Vladislav Inozemtsev gives us reasons to be scared for Russia’s future:
The Putin phenomenon reflects the fact that Russian leaders of the 1990s preferred a mediocre officer with no noteworthy achievements to become the new President instead of, for example, experienced if imperfect men like Yevgeny Primakov and Yuri Luzhkov, both of whom were quite popular at that time. The rise of Putin, who barely progressed to the rank of lieutenant colonel in Soviet times and who later became famous only for his corrupt businesses in the St. Petersburg city hall, became typical of personnel choices in the 2000s. Inefficient bureaucrats by the hundreds recruited even less able people to occupy crucial positions in their ministries and committees, content in the knowledge that such mediocrities could not compete with or displace them. As a result, Russian governance suffers today less from a “power oligarchy” than from a dictatorship of incompetence.
Several cases should suffice to demonstrate this “negative selection” problem. Sergei Ivanov is a professional spy who was dispatched for service to London in 1981. After several years, he was sent to Finland (not as a reward for great achievement, as one can imagine), and then to Kenya, where his work resulted in a general undoing of the Russian intelligence network in east Africa. Today, he proudly serves as Deputy Prime Minister in Putin’s government. Or consider Boris Gryzlov, a former engineer who became famous for inventing filters that allegedly could purify water from any type of contamination, even from radioactive particles. (A Russian Academy of Sciences investigation of the filters showed no beneficial effect from their use.) In 2001, he was appointed the Interior Minister, and in 2003 he was “elected” Chairman of the state Duma, the lower chamber of parliament, where he became famous for his opinion that “the Duma is not the right place for debates.” The current Defense Minister, Anatoly Serdyukov, was the director of a furniture store until 2000 and can hardly differentiate a destroyer from a tugboat. And the list goes on…
Such officials often try to disguise their ignorance by acquiring doctorates or professorships while in office. It is hard for Americans to imagine such a thing, but Serdyukov, who got a college diploma in economics through a long-distance education program in 1994, got his doctorate in economics in 2000 and became a full professor in 2006 while serving as Russia’s tax minister. Today, there are 71 professors among the 450 Duma deputies. (There were none in the 110th U.S. House of Representatives, and only three in the 17th German Bundestag.) The essential feature of the current Russian political elite is one of complete ignorance, intricately if poorly disguised beneath a veneer of scientific degrees. Russia would be only too lucky to be under security-services rule.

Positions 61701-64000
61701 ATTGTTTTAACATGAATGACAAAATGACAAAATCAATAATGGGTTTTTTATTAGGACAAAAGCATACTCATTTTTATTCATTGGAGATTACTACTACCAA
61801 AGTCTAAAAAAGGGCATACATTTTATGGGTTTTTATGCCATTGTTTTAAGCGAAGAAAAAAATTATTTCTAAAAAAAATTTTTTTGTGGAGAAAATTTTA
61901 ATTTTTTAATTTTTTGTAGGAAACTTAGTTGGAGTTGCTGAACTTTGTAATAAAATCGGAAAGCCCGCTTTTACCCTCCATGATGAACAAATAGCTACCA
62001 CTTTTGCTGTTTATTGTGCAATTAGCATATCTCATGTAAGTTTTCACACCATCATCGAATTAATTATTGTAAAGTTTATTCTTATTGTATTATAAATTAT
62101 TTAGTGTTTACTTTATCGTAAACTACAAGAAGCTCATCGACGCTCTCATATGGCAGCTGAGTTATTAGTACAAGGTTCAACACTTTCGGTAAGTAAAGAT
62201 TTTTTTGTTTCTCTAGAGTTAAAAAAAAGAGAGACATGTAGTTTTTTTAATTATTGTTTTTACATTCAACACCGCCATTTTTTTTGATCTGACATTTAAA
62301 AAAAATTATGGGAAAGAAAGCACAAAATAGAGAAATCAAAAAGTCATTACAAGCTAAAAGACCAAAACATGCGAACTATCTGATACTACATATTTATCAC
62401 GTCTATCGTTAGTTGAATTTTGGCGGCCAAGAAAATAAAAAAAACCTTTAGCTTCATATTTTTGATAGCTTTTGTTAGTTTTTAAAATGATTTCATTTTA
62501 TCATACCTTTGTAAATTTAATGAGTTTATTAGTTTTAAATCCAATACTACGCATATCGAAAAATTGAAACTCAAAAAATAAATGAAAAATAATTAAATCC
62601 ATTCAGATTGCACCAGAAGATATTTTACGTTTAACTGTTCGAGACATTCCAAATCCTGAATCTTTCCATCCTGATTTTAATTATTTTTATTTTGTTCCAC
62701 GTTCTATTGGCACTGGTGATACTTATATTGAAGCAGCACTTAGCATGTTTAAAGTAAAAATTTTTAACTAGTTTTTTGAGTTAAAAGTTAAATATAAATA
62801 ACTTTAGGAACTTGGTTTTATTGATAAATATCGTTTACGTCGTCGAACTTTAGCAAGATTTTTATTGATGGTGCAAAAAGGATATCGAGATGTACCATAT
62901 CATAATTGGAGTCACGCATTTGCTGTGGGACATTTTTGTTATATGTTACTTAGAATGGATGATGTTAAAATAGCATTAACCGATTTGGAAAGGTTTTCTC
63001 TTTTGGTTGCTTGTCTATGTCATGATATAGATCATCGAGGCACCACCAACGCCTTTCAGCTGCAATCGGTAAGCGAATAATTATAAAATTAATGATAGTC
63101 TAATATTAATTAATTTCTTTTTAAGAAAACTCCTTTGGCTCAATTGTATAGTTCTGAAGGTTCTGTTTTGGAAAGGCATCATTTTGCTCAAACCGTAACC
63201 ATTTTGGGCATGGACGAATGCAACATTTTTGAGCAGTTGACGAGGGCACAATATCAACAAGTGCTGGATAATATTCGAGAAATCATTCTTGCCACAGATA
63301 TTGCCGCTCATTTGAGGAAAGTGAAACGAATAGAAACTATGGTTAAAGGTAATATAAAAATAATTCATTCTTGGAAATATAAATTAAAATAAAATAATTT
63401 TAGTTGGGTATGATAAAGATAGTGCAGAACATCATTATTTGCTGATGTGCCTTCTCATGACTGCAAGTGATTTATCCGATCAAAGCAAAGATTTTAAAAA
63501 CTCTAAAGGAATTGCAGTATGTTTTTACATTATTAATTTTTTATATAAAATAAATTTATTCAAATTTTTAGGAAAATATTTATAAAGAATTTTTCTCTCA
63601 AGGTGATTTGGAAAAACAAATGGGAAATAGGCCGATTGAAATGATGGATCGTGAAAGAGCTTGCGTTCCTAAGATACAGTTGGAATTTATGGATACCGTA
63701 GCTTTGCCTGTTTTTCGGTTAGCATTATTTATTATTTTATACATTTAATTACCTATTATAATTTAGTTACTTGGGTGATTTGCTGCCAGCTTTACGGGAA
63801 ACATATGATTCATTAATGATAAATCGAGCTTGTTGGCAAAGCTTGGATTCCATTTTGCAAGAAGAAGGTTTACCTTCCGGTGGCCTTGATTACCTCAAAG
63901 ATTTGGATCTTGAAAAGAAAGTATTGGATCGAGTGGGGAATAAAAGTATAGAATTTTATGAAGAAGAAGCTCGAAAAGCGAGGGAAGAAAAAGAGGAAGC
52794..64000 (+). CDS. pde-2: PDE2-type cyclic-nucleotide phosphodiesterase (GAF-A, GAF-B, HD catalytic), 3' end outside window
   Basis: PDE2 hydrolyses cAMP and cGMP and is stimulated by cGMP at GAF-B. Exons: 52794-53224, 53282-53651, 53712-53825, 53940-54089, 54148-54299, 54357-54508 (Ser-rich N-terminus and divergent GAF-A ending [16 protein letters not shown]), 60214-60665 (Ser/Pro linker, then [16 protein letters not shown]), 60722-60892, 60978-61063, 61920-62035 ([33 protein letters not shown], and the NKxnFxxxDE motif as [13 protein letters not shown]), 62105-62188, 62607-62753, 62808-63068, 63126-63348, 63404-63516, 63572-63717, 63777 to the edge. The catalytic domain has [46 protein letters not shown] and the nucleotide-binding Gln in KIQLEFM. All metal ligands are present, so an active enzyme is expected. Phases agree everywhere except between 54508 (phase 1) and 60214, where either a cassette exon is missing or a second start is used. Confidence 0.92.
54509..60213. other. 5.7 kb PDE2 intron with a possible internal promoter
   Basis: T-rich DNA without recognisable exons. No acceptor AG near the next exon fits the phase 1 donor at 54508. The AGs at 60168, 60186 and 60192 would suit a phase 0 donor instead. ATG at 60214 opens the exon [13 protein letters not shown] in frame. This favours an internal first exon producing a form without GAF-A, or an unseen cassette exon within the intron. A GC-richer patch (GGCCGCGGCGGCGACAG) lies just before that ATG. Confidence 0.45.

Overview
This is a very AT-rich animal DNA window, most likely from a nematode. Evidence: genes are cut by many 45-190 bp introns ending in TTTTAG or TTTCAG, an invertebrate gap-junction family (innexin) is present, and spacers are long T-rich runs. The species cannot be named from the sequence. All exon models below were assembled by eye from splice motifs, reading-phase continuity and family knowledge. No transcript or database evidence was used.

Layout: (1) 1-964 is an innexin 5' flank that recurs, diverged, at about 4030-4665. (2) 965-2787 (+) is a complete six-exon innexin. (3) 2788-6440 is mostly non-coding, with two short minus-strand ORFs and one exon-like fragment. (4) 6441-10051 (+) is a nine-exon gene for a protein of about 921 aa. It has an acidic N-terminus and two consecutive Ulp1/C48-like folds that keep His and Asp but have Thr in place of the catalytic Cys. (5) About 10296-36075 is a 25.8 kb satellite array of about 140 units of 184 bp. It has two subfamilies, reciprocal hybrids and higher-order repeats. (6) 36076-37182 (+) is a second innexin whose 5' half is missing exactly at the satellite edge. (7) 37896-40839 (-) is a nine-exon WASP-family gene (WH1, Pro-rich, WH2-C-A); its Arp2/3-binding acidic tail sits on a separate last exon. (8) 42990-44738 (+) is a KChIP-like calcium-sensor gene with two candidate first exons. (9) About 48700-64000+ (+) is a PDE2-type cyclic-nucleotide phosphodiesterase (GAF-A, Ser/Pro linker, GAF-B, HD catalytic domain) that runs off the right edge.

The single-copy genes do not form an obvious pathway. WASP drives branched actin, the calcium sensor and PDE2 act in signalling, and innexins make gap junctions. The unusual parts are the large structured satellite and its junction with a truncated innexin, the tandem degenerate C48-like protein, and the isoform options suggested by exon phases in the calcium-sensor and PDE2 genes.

As it is, however, no-names continue to come from nowhere to achieve unprecedented success and high-ranking positions. All that they are truly capable of doing is stealing public funds, taking bribes and genuflecting before masters almost as incompetent as they are. Russia has raised the phenomenon of negative selection to heretofore unseen heights. This fact, more than any other, explains its abysmal performance and gives us some basis for forecasting its evolution.
Alarm bells should be ringing in brainpans. How on Earth is Russia supposed to become a functioning country when it is ruled by–let’s be blunt here–dimwits? And how on Earth is it supposed to become a functioning country when the next generation of leaders is hardly better positioned than is the current crop of dimwits to make smart decisions that will benefit Russia, and the rest of the world?
So what kind of leadership will inherit the Russian state? The experience of the past decade suggests that even if the existing system is vulnerable to many external pressures, enough broadly based social groups inside the country benefit from it to keep it going. Ever more people seem willing to join these groups in order to get “their” share of wealth with minimal sacrifice, effort and risk. Under such circumstances, there are various ways of incorporating new members into the current elite without any significant challenges to its power.
Many new recruits will come from Russian colleges and universities. Here several recent trends stand forth. First, Russian higher education today is disproportionately focused on social sciences. This is not a bad thing in itself, but the teaching staff is outdated and inadequate, so the quality of study is very low. Sometimes professors and tutors simply give students their own vision of the situation, and these views are often ideological or expressions of loyalty to the ruling class.